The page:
Save or Spend: 5 Ways to Make Your Refund Count This Tax Season
According to the Internal Revenue Service, the nation’s taxpayers receive an average tax refund of nearly $3,000. This year, while more than 70 percent of tax payers await their hefty refund, the American Bankers Association is highlighting five tips to help them make the most out of this year’s windfall.
“Tax season is a great time for consumers to reassess how they allocate extra cash,” said Corey Carlisle, executive director of the ABA Foundation. “It’s wise to take steps toward securing your financial well-being like storing your refund for rainy days or using it to get a jumpstart on saving for retirement.”
To help consumers make the most out of their money, ABA has highlighted the following tips:
Save for emergencies. Open or add to a high-yield savings account that serves as an “emergency fund.” Ideally, it should hold about three-to-six months of living expenses in case of sudden financial hardships like losing your job or having to replace your car.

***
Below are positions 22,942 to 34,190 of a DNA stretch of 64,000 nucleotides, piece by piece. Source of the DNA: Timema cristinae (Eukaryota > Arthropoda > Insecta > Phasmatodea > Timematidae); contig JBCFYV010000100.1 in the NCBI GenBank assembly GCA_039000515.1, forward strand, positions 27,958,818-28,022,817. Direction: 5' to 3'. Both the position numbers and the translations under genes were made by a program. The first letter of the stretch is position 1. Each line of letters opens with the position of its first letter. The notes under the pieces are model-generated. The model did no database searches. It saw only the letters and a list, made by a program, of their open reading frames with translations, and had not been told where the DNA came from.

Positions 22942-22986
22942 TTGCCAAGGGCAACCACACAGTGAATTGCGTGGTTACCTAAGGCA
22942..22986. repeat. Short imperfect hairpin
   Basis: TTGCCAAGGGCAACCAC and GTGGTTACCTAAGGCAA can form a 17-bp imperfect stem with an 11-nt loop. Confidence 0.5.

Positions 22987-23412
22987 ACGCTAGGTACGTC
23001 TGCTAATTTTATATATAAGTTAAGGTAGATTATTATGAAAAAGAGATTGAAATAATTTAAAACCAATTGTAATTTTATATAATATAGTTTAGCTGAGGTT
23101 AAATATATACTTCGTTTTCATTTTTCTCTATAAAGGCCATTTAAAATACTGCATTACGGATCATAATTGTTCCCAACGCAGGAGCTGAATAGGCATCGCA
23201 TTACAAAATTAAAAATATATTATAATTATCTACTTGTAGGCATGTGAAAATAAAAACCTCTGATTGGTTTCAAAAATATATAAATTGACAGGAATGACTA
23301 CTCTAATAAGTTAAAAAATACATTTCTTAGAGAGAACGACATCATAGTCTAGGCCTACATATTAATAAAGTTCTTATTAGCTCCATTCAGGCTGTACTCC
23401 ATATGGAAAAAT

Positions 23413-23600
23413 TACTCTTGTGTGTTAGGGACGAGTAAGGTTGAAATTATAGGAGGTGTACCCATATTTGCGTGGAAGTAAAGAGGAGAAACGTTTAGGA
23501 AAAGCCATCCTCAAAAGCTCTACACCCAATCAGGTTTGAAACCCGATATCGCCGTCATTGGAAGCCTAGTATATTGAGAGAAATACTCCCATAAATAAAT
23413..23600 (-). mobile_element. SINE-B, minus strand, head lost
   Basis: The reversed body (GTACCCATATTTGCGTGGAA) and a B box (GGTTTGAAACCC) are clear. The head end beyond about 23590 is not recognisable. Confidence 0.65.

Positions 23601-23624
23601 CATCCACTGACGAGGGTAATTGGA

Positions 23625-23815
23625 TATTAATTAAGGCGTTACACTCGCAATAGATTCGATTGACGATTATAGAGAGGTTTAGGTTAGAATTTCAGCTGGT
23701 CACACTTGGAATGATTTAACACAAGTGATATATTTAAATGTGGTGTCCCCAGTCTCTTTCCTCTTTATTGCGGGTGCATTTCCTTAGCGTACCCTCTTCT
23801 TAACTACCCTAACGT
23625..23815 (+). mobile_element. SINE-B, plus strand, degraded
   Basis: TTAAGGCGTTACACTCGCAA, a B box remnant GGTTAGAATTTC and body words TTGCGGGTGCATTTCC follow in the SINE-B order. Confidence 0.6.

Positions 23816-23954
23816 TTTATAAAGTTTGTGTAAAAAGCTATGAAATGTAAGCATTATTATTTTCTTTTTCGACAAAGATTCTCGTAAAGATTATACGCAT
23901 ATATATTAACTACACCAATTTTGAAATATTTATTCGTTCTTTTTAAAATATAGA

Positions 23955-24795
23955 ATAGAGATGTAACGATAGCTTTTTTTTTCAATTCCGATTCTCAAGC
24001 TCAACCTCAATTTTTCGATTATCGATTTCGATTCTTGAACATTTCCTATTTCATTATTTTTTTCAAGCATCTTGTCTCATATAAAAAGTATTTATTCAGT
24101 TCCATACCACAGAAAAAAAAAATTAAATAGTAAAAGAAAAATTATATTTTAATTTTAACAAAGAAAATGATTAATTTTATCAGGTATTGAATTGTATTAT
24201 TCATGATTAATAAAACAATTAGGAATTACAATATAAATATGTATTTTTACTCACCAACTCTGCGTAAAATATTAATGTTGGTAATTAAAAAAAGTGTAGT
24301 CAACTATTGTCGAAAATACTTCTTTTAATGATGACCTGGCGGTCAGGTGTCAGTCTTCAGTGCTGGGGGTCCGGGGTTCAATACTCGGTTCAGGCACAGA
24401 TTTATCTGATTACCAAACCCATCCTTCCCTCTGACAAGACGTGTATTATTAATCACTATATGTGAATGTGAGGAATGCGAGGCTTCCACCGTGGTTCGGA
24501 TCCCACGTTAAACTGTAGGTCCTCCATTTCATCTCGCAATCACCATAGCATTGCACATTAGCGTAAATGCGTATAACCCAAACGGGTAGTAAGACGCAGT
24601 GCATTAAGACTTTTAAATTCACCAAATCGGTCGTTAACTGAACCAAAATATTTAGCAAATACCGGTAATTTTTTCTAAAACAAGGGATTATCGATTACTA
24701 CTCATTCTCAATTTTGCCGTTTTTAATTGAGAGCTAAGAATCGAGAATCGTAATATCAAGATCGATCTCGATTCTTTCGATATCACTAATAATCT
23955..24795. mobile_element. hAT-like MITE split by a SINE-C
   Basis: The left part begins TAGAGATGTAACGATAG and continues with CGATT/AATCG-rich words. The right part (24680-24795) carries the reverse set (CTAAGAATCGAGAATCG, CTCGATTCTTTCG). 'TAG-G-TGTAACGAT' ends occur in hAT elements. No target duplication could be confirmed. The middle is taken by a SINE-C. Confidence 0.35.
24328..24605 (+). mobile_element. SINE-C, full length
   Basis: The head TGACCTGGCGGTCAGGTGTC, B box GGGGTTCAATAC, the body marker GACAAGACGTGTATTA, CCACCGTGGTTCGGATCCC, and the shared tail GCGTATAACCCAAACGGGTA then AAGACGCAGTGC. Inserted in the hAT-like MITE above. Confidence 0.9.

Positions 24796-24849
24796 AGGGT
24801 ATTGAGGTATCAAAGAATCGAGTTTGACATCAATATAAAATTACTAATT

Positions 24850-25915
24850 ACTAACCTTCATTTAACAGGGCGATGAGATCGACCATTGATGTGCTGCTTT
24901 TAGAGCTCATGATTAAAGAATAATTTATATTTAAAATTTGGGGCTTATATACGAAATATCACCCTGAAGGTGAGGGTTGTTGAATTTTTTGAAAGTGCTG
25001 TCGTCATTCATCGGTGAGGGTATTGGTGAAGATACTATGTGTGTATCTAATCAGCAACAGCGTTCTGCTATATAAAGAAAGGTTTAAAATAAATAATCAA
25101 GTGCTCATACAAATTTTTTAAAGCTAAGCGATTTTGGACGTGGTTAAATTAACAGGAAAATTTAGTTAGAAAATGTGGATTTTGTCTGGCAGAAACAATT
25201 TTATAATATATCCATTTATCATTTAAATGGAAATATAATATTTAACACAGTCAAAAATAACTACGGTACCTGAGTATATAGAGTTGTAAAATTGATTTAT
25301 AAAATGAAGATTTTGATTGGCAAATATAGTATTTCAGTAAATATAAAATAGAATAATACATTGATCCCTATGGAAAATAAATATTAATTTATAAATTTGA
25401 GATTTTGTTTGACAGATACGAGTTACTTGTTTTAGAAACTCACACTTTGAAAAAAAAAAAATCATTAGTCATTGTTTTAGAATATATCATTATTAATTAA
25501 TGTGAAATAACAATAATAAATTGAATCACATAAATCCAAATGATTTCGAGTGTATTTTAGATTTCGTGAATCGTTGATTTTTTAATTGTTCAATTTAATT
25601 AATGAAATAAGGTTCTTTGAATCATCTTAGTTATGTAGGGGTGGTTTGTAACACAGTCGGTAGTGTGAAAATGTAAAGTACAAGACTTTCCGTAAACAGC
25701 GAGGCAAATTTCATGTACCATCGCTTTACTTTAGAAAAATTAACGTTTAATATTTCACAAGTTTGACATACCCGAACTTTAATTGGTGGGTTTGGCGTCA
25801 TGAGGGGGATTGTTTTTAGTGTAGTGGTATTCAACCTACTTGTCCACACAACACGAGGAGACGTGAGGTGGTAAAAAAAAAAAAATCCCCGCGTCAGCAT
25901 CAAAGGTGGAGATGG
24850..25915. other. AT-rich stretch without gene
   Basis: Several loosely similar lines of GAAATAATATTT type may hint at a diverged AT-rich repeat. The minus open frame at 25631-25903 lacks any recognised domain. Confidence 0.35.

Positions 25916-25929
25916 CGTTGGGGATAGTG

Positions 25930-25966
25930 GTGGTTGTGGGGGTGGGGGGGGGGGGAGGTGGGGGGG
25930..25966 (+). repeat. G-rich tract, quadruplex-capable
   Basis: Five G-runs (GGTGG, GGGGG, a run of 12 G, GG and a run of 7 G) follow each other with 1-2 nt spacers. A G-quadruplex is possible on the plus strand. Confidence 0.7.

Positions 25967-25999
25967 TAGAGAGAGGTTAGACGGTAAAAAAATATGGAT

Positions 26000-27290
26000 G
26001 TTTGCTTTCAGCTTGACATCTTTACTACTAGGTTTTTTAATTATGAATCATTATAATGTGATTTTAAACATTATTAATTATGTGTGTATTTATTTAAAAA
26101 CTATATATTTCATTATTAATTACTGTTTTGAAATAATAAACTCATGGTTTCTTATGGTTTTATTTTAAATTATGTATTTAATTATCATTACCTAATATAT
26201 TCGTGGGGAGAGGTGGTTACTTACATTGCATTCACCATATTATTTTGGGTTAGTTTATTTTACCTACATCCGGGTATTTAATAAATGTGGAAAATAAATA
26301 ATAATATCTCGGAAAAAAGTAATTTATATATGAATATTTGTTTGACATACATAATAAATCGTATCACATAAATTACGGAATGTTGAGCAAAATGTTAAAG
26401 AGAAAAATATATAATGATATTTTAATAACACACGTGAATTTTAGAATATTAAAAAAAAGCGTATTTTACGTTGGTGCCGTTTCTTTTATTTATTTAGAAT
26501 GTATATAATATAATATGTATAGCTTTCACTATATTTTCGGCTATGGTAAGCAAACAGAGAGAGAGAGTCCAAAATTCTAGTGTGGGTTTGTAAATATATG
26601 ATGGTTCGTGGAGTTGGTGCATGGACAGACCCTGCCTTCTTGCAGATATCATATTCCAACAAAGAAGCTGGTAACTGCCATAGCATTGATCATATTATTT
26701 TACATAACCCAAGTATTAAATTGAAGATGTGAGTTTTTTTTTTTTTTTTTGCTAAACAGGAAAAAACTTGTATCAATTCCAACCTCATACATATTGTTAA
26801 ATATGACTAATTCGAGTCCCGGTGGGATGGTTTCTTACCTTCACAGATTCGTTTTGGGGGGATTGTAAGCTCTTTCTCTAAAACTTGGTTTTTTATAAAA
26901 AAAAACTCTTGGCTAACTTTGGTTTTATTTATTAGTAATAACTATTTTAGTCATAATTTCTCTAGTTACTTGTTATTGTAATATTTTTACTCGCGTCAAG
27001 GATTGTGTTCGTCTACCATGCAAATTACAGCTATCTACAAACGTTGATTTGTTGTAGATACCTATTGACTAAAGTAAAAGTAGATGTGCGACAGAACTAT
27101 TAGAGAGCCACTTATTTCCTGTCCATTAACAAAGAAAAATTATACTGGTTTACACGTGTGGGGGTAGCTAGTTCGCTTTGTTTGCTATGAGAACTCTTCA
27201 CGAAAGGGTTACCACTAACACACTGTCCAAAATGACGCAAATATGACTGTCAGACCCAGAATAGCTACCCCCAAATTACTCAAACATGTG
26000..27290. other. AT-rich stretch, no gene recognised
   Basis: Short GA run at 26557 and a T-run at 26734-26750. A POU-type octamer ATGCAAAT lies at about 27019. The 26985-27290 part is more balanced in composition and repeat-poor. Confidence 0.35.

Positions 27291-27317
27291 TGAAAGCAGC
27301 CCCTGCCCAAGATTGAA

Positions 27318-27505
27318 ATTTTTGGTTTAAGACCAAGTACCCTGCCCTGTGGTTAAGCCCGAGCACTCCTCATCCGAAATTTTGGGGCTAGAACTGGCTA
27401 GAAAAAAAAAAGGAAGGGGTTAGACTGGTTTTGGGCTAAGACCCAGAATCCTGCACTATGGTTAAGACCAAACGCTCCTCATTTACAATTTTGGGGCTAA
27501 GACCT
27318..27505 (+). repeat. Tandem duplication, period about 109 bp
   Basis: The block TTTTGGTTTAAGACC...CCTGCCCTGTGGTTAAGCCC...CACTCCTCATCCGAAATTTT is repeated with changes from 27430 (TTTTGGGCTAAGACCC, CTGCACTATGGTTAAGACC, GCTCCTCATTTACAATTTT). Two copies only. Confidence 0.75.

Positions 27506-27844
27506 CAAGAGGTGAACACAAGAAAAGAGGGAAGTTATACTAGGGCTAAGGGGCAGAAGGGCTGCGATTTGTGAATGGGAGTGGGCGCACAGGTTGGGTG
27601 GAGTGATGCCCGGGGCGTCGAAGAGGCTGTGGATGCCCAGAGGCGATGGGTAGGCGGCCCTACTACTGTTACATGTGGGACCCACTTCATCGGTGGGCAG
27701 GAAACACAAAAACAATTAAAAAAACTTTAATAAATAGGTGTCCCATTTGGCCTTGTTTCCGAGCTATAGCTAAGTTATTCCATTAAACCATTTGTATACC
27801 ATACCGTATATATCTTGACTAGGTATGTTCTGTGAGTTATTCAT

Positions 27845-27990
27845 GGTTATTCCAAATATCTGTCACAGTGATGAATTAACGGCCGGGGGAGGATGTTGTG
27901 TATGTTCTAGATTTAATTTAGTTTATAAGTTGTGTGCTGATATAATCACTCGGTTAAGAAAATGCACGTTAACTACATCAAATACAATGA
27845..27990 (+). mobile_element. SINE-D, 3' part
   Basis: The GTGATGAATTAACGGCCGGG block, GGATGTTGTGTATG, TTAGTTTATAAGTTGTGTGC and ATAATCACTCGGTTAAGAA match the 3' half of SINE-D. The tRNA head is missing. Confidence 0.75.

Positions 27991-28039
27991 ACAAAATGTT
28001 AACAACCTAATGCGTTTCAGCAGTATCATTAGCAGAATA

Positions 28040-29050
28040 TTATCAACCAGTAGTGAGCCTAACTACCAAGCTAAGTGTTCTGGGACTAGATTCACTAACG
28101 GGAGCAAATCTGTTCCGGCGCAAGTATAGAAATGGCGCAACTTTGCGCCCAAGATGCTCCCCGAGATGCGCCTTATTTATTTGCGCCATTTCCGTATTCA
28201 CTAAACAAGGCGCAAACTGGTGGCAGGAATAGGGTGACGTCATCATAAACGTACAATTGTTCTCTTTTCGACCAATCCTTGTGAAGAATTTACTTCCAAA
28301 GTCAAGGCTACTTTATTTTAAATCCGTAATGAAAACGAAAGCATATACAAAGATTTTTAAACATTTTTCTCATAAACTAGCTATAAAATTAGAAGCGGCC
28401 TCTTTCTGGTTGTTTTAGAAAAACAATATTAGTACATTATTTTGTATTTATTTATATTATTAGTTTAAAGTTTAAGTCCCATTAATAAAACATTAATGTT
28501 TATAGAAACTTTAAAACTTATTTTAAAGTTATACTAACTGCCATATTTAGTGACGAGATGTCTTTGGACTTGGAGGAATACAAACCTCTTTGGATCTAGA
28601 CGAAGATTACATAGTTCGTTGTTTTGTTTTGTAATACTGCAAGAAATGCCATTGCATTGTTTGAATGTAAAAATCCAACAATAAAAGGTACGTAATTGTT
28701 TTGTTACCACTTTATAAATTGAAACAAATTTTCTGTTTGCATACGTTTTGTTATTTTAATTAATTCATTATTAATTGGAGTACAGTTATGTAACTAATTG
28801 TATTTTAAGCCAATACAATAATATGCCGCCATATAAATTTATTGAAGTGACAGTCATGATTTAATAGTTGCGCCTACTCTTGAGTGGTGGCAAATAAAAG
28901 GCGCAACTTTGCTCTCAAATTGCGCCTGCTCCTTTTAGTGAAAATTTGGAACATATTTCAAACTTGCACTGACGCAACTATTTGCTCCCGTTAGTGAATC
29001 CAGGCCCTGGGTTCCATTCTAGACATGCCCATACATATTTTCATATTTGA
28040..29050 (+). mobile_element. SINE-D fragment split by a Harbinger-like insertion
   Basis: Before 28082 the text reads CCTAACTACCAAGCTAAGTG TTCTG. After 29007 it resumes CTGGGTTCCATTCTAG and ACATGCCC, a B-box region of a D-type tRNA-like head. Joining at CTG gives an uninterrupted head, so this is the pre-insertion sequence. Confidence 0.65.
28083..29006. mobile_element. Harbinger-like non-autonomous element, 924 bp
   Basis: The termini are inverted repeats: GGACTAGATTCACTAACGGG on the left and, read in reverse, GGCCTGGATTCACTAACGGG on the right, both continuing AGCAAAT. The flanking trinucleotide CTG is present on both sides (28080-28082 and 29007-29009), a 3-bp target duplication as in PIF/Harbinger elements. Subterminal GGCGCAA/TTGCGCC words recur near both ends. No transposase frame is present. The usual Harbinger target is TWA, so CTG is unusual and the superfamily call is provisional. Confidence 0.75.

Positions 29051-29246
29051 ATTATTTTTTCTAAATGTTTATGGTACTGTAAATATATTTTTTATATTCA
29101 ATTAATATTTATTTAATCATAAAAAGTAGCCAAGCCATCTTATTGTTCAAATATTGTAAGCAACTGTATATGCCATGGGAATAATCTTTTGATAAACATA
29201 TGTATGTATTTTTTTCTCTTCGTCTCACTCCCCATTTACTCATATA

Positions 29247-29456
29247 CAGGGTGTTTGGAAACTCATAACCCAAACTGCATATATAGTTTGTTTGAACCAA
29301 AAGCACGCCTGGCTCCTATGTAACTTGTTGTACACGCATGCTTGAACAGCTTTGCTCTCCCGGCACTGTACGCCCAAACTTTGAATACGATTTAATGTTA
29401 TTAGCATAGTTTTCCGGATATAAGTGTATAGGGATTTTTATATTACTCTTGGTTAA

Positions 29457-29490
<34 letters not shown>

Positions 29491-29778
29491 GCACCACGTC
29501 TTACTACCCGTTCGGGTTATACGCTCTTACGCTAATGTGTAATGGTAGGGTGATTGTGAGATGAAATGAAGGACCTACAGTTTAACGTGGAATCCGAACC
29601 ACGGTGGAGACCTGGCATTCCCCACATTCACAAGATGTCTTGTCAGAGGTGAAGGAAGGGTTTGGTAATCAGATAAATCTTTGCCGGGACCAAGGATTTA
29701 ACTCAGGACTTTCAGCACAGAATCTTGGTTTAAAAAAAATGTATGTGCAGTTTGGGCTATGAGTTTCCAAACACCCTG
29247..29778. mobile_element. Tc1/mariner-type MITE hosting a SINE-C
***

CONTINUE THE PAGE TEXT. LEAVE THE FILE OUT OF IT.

Pay off debt. Pay down existing balances either by chipping away at loans with the highest interest rates or eliminating smaller debt first.
Save for retirement. Open or increase contributions to a tax-deferred savings plan like a 401(k) or an IRA. Where can you get one? Your bank can help set up an IRA, while a 401(k) is employer-sponsored.
Put it toward a down payment. The biggest challenge that most first-time home buyers face is coming up with enough money for a down payment. If you intend to buy a new home in the near future, putting your tax refund toward the down payment is a smart move.
Invest in your current home. Use your refund to invest in home improvements that will pay you back in the long run by increasing the value of your home. This can include small, cost-effective upgrades like energy-efficient appliances that will pay off in both the short and long term. If you have more substantial renovations in mind, your bank can help with a home equity line of credit.
For more tips and resources on a variety of personal finance topics such as mortgages, credit cards, protecting your identity and saving for college, visit aba.com/Consumers.